When you’re holding space, you’re making room for all of this to come into your awareness without trying to change it.
Healing relationship trouble requires a safe space where both partners feel heard and understood. That’s why couples therapy is so important to couples who are struggling. They often need help creating a safe space together. After they can do it in session, they can do it for themselves.
Some thoughts and feelings can trigger shame, rejection, or judgment. You may want to reject feelings or experiences you don’t want to think about. If you can hold the discomfort aside, you can open space in your mind to explore the inner reality that’s true for you.
Seeing that some awfully negative feelings exist doesn’t mean you have to act on them. Validating what you feel is calming, even if you don’t like the feelings you see.
How Do You Hold Space Emotionally?
By sitting with uncomfortable, awkward or difficult ideas you normally push out of mind, you can find new ways to respond.
True, it’s not easy to sit with uncomfortable thoughts. Some helpful techniques include:
- Grounding exercises
- Mindfulness practices
- Vulnerability– speaking from the heart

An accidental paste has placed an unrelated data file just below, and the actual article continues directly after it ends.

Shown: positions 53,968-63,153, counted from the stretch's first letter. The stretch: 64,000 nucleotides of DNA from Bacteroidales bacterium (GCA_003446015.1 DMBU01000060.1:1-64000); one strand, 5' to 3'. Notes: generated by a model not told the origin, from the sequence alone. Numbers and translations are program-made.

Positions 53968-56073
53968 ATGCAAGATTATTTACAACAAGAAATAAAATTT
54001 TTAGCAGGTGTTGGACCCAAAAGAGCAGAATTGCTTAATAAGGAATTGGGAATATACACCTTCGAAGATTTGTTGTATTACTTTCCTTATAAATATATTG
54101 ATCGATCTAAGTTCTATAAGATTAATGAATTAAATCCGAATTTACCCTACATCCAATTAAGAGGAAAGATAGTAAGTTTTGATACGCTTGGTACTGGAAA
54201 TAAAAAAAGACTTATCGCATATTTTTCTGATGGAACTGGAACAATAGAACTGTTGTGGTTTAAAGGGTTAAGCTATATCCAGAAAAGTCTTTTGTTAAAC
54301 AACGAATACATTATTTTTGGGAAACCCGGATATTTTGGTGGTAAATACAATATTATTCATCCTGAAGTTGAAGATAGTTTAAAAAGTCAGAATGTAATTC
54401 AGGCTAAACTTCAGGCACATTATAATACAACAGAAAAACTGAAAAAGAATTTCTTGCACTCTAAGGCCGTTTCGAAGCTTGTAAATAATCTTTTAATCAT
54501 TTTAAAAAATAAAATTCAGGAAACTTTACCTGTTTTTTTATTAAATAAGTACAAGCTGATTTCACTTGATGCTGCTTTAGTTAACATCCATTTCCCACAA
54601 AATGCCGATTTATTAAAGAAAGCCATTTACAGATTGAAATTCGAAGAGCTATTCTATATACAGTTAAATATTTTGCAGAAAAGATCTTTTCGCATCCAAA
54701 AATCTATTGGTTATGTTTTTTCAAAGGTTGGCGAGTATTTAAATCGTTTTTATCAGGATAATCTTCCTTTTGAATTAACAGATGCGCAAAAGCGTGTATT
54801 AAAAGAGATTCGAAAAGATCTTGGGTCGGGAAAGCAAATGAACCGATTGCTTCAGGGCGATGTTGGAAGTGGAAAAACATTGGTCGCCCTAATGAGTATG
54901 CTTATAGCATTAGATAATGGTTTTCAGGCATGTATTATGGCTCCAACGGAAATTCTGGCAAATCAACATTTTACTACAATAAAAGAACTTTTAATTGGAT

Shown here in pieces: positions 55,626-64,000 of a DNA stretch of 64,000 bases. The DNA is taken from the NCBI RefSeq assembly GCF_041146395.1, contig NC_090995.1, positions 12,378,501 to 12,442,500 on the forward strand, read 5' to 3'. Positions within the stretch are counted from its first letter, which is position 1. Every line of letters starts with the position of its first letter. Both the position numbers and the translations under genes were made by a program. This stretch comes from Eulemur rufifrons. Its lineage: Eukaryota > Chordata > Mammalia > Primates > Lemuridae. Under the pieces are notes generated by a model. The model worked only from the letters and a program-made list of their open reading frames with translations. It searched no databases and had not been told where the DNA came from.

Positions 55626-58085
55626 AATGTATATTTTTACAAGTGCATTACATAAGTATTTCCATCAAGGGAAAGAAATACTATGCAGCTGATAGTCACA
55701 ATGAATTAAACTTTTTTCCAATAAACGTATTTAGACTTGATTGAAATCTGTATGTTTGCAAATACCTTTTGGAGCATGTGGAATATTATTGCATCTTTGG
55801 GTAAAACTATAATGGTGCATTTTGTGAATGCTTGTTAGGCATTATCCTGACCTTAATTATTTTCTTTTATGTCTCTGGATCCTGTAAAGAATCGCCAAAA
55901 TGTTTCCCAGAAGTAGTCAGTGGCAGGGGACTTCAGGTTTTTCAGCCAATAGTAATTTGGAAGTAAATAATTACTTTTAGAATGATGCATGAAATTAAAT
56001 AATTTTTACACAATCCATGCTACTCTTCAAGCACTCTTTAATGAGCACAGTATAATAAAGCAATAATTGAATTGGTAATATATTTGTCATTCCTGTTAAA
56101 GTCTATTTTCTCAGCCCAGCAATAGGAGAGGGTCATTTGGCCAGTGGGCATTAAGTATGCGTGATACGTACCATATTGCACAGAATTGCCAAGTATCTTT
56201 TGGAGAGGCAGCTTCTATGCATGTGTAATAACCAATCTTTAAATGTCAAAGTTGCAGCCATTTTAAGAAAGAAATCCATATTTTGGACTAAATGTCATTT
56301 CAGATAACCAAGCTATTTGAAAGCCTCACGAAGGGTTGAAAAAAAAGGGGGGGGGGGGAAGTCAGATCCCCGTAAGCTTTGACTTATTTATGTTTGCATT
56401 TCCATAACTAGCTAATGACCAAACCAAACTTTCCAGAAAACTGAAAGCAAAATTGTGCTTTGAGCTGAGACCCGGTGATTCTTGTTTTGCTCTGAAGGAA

- Movement, such as walking or yoga
- Seeking counselingwith a therapist
- A personal practice that works for you
A personal practice to hold space might be a reminder you create to help you try a new way of thinking.
How Holding Space Can Help Logic-Minded Men and Women
For people who prefer logic, holding space for emotions can be especially frustrating. It may seem hard to understand others who relate mainly through feelings. This can lead to a history of many painful experiences.
A logical question is: Why is this happening? A self-judgmental reason may be better than no reason at all: “If I have to deal with other people’s emotions, I may get confused. I won’t respond as they want. They won’t like me.” In short: Me + emotional confusion = Unlikeable Me.
How could the practice of holding space allow a different train of thought? It makes other meanings possible. Admitting that you don’t know something may be hard to accept. Yet finding new ways to make sense of your experience by allowing uncertainty may serve you better: “Others may not like my confusion. But I can’t directly know what they think.” The equation becomes: Me + emotional confusion = Me allowing curiosity.
How to Feel Better and More Connected by Holding Space
One of the worst feelings in the world is a sense of being alone with unsolvable problems. It’s agonizing to think the state of your inner world makes you unlovable and unwanted. When you hold space for an inner world, you can begin to accept it, speak for it and share it. Then you no longer have to struggle alone.
Holding space takes great courage. It can be hard work. When you become more conscious of your thoughts and emotions, you can know yourself better. This can help you better connect with others.
Witnessing another person’s reality can help you both make sense of your world, and feel more deeply appreciated. If you find yourself stuck in a negative pattern with your partner or yourself, we’re here to help. Call us in Alexandria Virginia at 703-768-6240.